I remember, and while I am writing this story I think I hear the very sound of it, a certain lady had an only daughter, a young maiden about nineteen years old, and who was possessed of a very considerable fortune. They were only lodgers in the house where they were. The young woman, her mother, and the maid had been abroad on some occasion, I do not remember what, for the house was not shut up; but about two hours after they came home the young lady complained she was not well; in a quarter of an hour more she vomited and had a violent pain in her head. 'Pray God", says her mother, in a terrible fright, "my child has not the distemper!" The pain in her head increasing, her mother ordered the bed to be warmed, and resolved to put her to bed, and prepared to give her things to sweat, which was the ordinary remedy to be taken when the first apprehensions of the distemper began.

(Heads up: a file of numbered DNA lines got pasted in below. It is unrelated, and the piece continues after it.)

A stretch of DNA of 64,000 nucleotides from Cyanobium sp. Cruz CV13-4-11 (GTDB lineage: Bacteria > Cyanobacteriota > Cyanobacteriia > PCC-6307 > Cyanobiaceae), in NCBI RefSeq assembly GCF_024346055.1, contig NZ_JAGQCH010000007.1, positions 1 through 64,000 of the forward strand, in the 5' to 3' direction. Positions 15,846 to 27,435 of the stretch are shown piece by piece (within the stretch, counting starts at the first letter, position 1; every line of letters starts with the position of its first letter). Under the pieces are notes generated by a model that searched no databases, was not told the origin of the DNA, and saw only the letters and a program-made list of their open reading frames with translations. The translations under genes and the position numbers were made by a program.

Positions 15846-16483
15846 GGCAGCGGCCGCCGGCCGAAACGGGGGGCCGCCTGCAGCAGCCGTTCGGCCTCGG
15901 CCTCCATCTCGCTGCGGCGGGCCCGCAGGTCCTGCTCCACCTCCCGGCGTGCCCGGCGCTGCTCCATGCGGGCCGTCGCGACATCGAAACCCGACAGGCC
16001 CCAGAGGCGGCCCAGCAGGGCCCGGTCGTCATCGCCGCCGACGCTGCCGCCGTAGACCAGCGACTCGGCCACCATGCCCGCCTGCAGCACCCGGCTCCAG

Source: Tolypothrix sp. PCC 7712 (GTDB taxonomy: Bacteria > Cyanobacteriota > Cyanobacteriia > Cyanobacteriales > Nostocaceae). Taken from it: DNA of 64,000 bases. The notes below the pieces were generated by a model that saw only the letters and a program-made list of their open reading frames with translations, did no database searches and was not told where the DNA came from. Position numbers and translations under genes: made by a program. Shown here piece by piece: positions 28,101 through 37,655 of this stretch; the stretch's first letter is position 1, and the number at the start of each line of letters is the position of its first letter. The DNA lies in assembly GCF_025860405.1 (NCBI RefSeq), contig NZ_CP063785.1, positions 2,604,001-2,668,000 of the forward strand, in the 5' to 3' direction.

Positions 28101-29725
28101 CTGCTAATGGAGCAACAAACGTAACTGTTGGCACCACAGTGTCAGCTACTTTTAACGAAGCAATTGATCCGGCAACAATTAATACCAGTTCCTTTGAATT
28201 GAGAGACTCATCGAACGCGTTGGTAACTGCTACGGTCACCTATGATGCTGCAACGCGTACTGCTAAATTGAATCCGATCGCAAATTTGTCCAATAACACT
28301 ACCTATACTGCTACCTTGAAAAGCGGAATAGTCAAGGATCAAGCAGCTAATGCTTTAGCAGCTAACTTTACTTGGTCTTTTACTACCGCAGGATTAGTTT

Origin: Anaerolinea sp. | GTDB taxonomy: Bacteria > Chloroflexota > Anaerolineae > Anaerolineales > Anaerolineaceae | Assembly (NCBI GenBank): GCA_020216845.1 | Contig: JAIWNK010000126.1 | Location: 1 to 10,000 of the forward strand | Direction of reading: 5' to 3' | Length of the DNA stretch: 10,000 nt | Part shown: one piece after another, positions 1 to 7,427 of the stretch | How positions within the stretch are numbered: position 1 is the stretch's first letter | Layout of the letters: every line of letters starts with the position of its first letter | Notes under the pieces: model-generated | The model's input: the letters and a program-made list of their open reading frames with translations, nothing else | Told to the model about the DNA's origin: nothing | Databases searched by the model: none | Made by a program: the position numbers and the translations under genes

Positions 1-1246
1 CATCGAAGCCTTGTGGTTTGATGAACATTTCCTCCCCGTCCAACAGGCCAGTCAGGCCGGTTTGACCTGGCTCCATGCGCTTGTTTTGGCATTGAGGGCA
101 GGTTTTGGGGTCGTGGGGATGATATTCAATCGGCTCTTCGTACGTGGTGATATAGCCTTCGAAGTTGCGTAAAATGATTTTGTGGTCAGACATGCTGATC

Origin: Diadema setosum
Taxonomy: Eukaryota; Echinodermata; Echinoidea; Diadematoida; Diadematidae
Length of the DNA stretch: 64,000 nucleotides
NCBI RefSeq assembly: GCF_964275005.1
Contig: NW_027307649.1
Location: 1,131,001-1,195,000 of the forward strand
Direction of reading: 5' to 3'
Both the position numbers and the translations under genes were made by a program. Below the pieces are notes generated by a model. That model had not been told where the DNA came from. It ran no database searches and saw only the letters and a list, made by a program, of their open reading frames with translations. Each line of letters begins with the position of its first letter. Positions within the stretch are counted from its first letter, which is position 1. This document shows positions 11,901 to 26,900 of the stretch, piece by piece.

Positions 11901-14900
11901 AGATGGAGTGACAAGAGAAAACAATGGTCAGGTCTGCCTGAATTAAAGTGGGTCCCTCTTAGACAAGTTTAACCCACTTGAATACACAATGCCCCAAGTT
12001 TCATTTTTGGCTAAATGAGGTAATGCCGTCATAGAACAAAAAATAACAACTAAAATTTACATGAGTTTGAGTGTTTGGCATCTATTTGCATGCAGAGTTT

While the bed was airing the mother undressed the young woman, and just as she was laid down in the bed, she, looking upon her body with a candle, immediately discovered the fatal tokens on the inside of her thighs. Her mother, not being able to contain herself, threw down her candle and shrieked out in such a frightful manner that it was enough to place horror upon the stoutest heart in the world; nor was it one scream or one cry, but the fright having seized her spirits, she -fainted first, then recovered, then ran all over the house, up the stairs and down the stairs, like one distracted, and indeed really was distracted, and continued screeching and crying out for several hours void of all sense, or at least government of her senses, and, as I was told, never came thoroughly to herself again. As to the young maiden, she was a dead corpse from that moment, for the gangrene which occasions the spots had spread [over] her whole body, and she died in less than two hours. But still the mother continued crying out, not knowing anything more of her child, several hours after she was dead. It is so long ago that I am not certain, but I think the mother never recovered, but died in two or three weeks after.